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Gregory K. Kumkumian, MD, FACC
Prevent Peripheral Arterial Disease
Johns Hopkins Community Physicians Heart Care - Bethesda

Prevent Peripheral Arterial Disease

Peripheral Arterial Disease (PAD) afflicts approximately eight million Americans and, according to the American Heart Association, approximately 12-20% of individuals 65 years of age or older. The same risk factors that increase the risk for suffering a stroke and developing coronary atherosclerosis increase the risk for developing PAD plaque build-up/narrowing in the legs, and kidney and carotid arteries. In fact, individuals with PAD are four to five times more likely to suffer a stroke or heart attack. Risk factors for developing PAD include obesity, hypertension, advanced age, diabetes, tobacco consumption and a family history of vascular disease.
Risk factor modifications are a key weapon in the treatment and prevention of PAD. These modifications involve changes in diet, weight loss and increased exercise. It is also very important to identify and treat individuals with hypertension, elevated lipid levels and diabetes. Smoking cessation is also an integral aspect in treating those with or those at risk for PAD.
PAD is the development of lipid and cholesterol rich plaques in the arteries that feed various parts of the body. As plaque builds up it can gradually cut off the blood supply to the legs, kidneys and to the brain. In some instances the plaque or narrowing can abruptly occlude blood supply to a leg, foot, kidney or to a region of the brain, thereby putting that part of the body at severe risk and, in some cases, leading to severe infections such as gangrene and ultimately amputation. At times these narrowings can lead to a stroke or kidney failure.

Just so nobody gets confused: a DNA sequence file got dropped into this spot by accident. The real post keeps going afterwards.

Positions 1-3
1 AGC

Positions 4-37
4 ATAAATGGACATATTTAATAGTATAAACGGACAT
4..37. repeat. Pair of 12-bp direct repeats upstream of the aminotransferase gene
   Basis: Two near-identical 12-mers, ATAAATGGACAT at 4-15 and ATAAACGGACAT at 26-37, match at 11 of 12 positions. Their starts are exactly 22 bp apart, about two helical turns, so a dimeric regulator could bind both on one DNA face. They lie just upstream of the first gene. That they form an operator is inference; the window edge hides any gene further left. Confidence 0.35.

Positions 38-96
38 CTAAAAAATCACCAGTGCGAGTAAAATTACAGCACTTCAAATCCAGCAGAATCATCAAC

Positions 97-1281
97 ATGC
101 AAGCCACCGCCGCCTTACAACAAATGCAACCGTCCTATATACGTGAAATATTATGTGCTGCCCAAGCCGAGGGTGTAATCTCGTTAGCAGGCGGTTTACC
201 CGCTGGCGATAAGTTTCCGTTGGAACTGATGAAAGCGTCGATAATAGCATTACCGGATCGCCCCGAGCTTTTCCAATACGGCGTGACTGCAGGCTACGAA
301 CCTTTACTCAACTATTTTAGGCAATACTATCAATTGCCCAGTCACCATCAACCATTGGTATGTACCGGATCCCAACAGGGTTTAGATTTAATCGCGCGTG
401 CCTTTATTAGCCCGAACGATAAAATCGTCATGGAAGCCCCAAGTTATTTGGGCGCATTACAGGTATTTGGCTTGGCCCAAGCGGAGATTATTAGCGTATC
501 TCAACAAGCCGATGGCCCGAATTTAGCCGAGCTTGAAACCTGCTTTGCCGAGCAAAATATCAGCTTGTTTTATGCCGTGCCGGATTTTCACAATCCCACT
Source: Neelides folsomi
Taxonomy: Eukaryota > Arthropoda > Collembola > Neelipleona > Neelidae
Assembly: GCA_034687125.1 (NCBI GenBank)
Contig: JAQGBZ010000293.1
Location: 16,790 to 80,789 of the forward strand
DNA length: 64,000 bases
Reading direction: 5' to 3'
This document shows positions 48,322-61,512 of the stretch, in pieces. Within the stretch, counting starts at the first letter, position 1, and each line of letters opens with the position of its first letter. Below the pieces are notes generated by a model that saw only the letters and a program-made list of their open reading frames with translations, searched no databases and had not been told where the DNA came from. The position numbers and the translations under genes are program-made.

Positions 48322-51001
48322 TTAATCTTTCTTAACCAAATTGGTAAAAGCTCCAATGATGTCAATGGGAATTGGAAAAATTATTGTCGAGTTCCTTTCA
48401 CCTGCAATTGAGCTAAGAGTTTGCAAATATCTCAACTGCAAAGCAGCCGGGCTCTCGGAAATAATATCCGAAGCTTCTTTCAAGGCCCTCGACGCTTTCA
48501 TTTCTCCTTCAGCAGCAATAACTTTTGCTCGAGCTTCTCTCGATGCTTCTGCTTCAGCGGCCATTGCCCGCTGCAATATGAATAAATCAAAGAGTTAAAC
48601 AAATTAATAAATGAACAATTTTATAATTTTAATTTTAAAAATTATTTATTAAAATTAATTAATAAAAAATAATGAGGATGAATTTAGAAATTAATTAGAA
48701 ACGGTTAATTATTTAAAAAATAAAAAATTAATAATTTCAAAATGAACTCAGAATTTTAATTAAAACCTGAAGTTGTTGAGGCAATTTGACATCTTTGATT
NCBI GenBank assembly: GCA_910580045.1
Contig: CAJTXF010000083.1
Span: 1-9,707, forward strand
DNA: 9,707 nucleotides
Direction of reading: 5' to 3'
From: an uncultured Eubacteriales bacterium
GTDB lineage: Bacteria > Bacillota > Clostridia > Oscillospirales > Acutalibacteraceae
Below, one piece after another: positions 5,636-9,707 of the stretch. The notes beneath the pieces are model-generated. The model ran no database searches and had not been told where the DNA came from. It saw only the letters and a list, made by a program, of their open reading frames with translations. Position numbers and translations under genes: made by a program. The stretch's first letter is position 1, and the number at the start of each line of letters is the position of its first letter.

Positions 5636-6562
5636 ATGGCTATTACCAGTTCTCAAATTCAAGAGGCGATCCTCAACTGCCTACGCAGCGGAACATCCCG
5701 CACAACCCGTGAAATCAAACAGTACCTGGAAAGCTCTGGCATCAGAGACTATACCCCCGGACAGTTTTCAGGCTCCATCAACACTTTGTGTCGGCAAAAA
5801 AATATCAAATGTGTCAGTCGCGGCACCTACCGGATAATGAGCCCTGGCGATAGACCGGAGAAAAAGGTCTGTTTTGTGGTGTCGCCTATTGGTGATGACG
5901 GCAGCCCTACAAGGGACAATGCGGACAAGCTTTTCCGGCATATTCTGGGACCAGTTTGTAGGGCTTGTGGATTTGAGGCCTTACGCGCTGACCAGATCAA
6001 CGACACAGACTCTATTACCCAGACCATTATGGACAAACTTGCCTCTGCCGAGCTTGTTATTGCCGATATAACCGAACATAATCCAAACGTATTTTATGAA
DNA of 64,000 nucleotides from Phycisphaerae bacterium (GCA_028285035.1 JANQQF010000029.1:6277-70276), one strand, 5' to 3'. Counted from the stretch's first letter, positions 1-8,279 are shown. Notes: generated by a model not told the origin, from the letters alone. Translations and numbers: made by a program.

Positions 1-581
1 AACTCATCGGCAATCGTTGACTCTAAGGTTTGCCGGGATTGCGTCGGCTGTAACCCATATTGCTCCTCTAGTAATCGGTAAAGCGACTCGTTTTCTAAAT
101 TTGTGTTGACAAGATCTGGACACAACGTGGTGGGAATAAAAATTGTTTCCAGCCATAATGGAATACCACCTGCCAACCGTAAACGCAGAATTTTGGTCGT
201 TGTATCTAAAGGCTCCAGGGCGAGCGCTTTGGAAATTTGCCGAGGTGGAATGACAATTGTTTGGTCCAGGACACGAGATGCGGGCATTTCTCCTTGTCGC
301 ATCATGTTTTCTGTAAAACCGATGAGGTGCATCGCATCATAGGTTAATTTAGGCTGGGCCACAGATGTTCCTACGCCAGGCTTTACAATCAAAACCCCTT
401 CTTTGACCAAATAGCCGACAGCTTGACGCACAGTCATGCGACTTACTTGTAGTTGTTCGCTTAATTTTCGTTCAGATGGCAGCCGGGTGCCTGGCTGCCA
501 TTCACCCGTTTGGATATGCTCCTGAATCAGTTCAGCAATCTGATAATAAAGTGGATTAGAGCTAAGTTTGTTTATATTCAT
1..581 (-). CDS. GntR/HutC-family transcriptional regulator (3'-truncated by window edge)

Diagnosing PAD is often a simple but often overlooked evaluation. The most common symptom and the first clue toward the existence of PAD is leg pain while walking. The first step is a simple blood pressure evaluation of the arms and legs known as an ankle-brachial index (ABI). This test is quite accurate at diagnosing PAD. ABIs and ultrasound studies that can identify blockages can easily be performed in an office setting. These studies and certain types of MRI/MRA and CT scan studies are used to identify blocked or narrowed arteries.
When severe PAD is the cause of significant leg pain or compromises flow to the kidneys and brain, medical management is often not sufficient. Often minimally invasive procedures, similar to angioplasty/stent procedures used to clear blocked arteries in the heart, are able to clear blocked arteries in the legs, kidneys and carotid arteries. Typically, small wires are used to cross narrowed arteries and then various techniques such as lasers, balloons and stents are used to clear the blockages.
These minimally invasive techniques allow for quick recovery and often allow patients to be sent home the day of their procedure. These techniques can often decrease the risk of stroke and eliminate leg pains caused by restrictive blood flow. In some instances these clearing procedures can reduce the risk of kidney failure and save limbs from amputation.

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